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Ashes and Diamonds
 
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Ashes and Diamonds

1 Dec. 2006 | Format: MP3

£6.59 (VAT included if applicable)
Buy the CD album for £9.96 and get the MP3 version for FREE. Does not apply to gift orders.
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Song Title
Time
Popularity  
30
1
2:09
30
2
1:32
30
3
3:25
30
4
3:16
30
5
4:30
30
6
6:17
30
7
5:15
30
8
4:43
30
9
2:35
30
10
2:28
30
11
7:40
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Product details

  • Original Release Date: 1 Jan. 1989
  • Release Date: 1 Dec. 2006
  • Label: Topic
  • Copyright: 1989 Topic
  • Total Length: 43:50
  • Genres:
  • ASIN: B001H99VQ2
  • Average Customer Review: 4.0 out of 5 stars  See all reviews (2 customer reviews)
  • Amazon Bestsellers Rank: 90,110 in Albums (See Top 100 in Albums)

Customer Reviews

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Most Helpful Customer Reviews

3 of 3 people found the following review helpful By Sigrid on 17 Feb. 2012
Format: Audio CD
I don't much care for the first two tracks, but after that it's 5* material all the way.

Stand-out tracks for me are Now I'm Easy, The Earl of Aboyne, Lisbon and No Man's Land.

With the exception of the first track, I thought the instrumentation worked well - supportive and restrained.

Enthusiasts might like to note that Nic Jones features on 4 of the tracks (guitar and fiddle).
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6 of 14 people found the following review helpful By tonyhume@aol.com on 19 July 2001
Format: Audio CD
June's early album "ashes and diamonds" has just that; lots of ashes with the odd diamond shining through. For myself, I find I skip the tracks with instrumentation and just listen to her astonishing voice recreate the happenings of songs from hundreds of years past. This woman has SOUL. She is that rarest of artists; everything is done with total integrity.
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Most Helpful Customer Reviews on Amazon.com (beta)

Amazon.com: 4 reviews
11 of 11 people found the following review helpful
If you like Traditional folk, this is a MUST! 9 Jun. 1998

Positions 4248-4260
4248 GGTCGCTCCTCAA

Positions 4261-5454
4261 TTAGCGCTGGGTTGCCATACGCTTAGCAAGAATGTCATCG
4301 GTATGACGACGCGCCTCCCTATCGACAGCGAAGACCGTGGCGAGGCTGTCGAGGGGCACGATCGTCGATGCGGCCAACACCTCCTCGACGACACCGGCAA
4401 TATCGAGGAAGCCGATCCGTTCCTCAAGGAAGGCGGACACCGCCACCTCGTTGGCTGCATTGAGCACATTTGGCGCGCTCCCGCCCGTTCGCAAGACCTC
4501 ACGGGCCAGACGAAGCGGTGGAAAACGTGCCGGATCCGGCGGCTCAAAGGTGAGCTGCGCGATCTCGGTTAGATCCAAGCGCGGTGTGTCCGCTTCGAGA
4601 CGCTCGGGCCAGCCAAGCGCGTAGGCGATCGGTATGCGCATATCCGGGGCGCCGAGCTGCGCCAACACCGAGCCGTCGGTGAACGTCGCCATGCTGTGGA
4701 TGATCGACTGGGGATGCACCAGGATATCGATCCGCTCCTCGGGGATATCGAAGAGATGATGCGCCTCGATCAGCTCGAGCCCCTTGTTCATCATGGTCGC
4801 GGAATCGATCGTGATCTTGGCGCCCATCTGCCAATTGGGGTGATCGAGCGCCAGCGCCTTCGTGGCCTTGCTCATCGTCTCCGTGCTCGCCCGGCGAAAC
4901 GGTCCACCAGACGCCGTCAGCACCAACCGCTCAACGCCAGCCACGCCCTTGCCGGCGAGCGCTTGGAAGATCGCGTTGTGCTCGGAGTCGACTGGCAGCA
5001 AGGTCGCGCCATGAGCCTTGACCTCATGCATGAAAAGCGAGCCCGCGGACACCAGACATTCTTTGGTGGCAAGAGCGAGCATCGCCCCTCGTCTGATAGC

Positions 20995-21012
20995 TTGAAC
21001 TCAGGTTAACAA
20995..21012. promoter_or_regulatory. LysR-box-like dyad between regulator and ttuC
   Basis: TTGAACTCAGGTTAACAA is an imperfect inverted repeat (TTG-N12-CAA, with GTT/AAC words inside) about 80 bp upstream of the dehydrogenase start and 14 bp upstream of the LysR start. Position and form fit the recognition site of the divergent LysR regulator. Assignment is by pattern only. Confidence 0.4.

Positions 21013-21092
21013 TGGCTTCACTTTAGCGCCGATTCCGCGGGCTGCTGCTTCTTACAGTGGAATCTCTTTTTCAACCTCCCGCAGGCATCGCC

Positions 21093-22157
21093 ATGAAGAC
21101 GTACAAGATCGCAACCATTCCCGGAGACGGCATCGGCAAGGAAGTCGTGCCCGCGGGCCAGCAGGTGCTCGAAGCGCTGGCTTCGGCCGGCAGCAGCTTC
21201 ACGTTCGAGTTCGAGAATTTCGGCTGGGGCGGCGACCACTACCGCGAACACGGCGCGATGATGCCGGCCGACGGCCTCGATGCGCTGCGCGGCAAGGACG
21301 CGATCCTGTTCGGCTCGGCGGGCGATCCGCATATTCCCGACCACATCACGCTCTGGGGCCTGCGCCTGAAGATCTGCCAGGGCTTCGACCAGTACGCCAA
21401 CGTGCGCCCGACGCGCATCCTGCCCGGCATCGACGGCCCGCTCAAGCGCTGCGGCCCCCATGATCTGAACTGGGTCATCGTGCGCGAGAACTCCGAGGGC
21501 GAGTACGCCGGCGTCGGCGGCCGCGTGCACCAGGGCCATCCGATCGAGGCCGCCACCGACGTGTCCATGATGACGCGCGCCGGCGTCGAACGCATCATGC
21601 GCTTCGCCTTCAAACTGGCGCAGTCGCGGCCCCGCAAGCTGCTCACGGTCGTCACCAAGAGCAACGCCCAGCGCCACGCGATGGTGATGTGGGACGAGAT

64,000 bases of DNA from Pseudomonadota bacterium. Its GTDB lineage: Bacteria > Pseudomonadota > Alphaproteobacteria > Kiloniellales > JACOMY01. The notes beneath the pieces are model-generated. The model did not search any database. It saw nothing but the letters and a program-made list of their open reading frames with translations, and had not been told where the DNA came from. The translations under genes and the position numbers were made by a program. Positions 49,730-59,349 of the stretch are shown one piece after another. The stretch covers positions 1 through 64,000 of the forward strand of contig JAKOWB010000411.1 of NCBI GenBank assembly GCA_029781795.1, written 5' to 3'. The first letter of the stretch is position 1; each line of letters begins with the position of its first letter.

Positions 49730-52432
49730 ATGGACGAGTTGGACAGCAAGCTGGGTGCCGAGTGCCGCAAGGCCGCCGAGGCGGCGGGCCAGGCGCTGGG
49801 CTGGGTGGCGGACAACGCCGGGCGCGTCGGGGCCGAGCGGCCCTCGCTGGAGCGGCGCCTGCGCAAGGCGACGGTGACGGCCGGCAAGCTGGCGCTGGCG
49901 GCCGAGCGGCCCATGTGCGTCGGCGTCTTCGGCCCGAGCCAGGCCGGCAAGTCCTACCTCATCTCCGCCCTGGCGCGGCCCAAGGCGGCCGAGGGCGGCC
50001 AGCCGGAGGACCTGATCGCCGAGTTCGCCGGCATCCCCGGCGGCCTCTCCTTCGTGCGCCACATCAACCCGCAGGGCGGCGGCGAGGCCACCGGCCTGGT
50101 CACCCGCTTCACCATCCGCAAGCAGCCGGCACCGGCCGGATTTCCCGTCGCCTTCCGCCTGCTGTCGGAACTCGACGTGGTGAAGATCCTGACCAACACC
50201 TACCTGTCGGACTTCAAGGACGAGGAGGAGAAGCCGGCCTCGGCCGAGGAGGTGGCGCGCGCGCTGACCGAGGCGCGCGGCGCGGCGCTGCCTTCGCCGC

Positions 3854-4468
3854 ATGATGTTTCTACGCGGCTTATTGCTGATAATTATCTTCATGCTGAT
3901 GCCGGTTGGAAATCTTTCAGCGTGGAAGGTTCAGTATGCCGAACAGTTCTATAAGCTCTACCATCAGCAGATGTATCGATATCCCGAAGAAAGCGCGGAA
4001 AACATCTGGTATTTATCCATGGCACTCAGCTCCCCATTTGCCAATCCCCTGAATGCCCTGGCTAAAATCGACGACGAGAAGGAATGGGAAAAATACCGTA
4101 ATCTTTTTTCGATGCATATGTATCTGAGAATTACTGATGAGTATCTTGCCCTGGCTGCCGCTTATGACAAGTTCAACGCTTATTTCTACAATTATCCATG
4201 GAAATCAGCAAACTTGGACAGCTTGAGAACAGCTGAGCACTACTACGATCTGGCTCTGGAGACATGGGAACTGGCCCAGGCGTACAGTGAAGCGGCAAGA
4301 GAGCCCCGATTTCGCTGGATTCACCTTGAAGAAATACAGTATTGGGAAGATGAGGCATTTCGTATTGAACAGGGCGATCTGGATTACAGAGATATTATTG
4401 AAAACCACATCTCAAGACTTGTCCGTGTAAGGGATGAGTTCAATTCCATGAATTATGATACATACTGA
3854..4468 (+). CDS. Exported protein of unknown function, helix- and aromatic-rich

By bek@okla.net - Published on Amazon.com
Format: Audio CD
If you like Traditional Folk, this CD is a must. June Tabor has a rich, sulty contralto that lends itself best to this type of music.
Songs vary from three-handkerchief tearjerkers to bright and funny. FLOWERS OF THE FOREST is the definitive version of this eulogy for lost soldiers. DEVIL AND BISHOP MCGLYNN is hilarious!
It's solid enjoyment from the first to last cuts.
6 of 6 people found the following review helpful
Suprisingly diverse 19 Mar. 2004
By mianfei - Published on Amazon.com
Format: Audio CD
Recently deleted, June Tabor's second serious album, whilst lacking the amazing beauty of her masterpieces Aqaba and Angel Tiger, possessed a surpring diversity of material that was put together with the care good music deserves.

The opener "Reynard The Fox" was in fact more effective than Tabor's earlier collaboration Silly Sisters in giving her music a lighter feel, whilst the accessible "Now I'm Easy" showed that Tabor never had to sing desolate, dark music to be effective, whilst the Australian-themed "Streets Of Forbes" showed an echo of her classic 1990s style with its sparse, even hushed piano. The follow-up (in theme as well as on the record) "Lord Maxwell's Last Goodnight" featured some beautiful, harpsichord-like guitar from Nic Jones that gave a cathedral feel Tabor would never replicate, but her soft voice was in prime form.

"Clerk Saunders" was a long and not altogether memorable a capella piece, but Tabor more than made up for it with "The Earl Of Aboyne", which illustrted the darkness inherent in ancient England like few other songs, and the earthy closer "No Man's Land"/"Flowers Of The Forest". The synthesiser of the former song sounded remarkably unlike pop, but rather like guitar or even horn effects, whilst Jon Gillespie showed himself to be as good a pianist as Huw Warren was later. Tabor gave an oddly eccentric, echo-like vocal on the a capella "The Easter Tree" to round off an album that perhaps deserves more acclaim.
7 of 9 people found the following review helpful
a must-have 5 Mar. 2001
By Caroline - Published on Amazon.com
Format: Audio CD
Wow. I doubt that the tradiitonal songs on this album have ever been sung better than they are here, anywhere, by anyone. June Tabor's contralto demonstrates a versatility and sensitivity that is very, very, rare. In her hands, the songs transcend themselves...She manages to recover the sensuality and stateliness of 'lord maxwell's last goodnight,' which, if you just heard the lyrics, you'd think was pretty much a non-ballad. "The Devil and Bailiff McGlinn" is gleeful and playful, as it is meant to be, "The Easter Tree" is stark and dark, "Cold and Raw" is spunky and rollicking. The only missteps are two very metiocre non-traditional songs, found on tracks five and eleven, with bad lyrics and schmaltzy accompanament. but for any collector of trad music, this is a must-have.
2 of 2 people found the following review helpful
Real Folk 17 April 2002
By Scarlett Witman - Published on Amazon.com
Format: Audio CD
if you like english folk, this C.D. is the one for you. June's voice is earthy,the perfect voice for singing folk music. I especially like, Cold and Raw and The Earl of Aboyne. you will not be disappointed with this album, if you like the folk sound.
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